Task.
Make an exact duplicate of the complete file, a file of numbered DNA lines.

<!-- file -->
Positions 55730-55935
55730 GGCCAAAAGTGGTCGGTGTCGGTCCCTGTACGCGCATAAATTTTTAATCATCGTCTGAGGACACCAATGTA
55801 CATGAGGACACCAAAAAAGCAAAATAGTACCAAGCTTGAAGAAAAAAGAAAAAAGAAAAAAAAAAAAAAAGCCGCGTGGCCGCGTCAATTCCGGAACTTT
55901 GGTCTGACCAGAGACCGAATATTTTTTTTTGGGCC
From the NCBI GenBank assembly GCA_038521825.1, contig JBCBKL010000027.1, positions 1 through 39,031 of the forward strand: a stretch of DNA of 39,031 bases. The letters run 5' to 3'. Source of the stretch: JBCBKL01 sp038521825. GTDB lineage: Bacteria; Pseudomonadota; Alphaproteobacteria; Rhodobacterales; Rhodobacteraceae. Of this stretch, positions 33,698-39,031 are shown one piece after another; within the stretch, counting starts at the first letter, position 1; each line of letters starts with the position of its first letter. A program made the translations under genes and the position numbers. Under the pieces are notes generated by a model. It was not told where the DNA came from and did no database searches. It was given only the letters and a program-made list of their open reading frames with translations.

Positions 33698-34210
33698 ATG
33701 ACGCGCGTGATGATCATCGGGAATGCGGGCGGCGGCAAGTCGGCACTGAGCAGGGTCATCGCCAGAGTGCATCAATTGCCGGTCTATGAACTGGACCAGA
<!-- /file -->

Positions 55730-55935
55730 GGCCAAAAGTGGTCGGTGTCGGTCCCTGTACGCGCATAAATTTTTAATCATCGTCTGAGGACACCAATGTA
55801 CATGAGGACACCAAAAAAGCAAAATAGTACCAAGCTTGAAGAAAAAAGAAAAAAGAAAAAAAAAAAAAAAGCCGCGTGGCCGCGTCAATTCCGGAACTTT
55901 GGTCTGACCAGAGACCGAATATTTTTTTTTGGGCC
From the NCBI GenBank assembly GCA_038521825.1, contig JBCBKL010000027.1, positions 1 through 39,031 of the forward strand: a stretch of DNA of 39,031 bases. The letters run 5' to 3'. Source of the stretch: JBCBKL01 sp038521825. GTDB lineage: Bacteria; Pseudomonadota; Alphaproteobacteria; Rhodobacterales; Rhodobacteraceae. Of this stretch, positions 33,698-39,031 are shown one piece after another; within the stretch, counting starts at the first letter, position 1; each line of letters starts with the position of its first letter. A program made the translations under genes and the position numbers. Under the pieces are notes generated by a model. It was not told where the DNA came from and did no database searches. It was given only the letters and a program-made list of their open reading frames with translations.

Positions 33698-34210
33698 ATG
33701 ACGCGCGTGATGATCATCGGGAATGCGGGCGGCGGCAAGTCGGCACTGAGCAGGGTCATCGCCAGAGTGCATCAATTGCCGGTCTATGAACTGGACCAGA